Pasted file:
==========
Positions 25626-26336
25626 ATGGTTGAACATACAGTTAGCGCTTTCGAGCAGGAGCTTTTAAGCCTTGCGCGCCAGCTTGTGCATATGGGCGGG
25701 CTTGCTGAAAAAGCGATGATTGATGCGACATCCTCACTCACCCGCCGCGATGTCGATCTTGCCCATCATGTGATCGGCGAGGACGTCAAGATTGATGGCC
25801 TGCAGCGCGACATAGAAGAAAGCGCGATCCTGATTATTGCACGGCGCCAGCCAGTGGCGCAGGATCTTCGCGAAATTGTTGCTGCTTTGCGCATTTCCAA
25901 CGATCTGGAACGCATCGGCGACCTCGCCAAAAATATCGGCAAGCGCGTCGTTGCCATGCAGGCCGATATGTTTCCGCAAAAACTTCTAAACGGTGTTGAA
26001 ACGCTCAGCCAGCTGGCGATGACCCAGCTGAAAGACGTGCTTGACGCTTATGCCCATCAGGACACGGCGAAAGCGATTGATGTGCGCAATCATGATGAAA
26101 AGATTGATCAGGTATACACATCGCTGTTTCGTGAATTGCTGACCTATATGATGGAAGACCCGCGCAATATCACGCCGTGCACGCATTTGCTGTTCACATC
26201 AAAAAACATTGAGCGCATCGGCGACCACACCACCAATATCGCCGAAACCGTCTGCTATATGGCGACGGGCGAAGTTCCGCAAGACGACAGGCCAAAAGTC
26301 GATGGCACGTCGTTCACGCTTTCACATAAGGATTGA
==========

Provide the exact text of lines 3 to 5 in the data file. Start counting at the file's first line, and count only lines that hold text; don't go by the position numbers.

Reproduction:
25701 CTTGCTGAAAAAGCGATGATTGATGCGACATCCTCACTCACCCGCCGCGATGTCGATCTTGCCCATCATGTGATCGGCGAGGACGTCAAGATTGATGGCC
25801 TGCAGCGCGACATAGAAGAAAGCGCGATCCTGATTATTGCACGGCGCCAGCCAGTGGCGCAGGATCTTCGCGAAATTGTTGCTGCTTTGCGCATTTCCAA
25901 CGATCTGGAACGCATCGGCGACCTCGCCAAAAATATCGGCAAGCGCGTCGTTGCCATGCAGGCCGATATGTTTCCGCAAAAACTTCTAAACGGTGTTGAA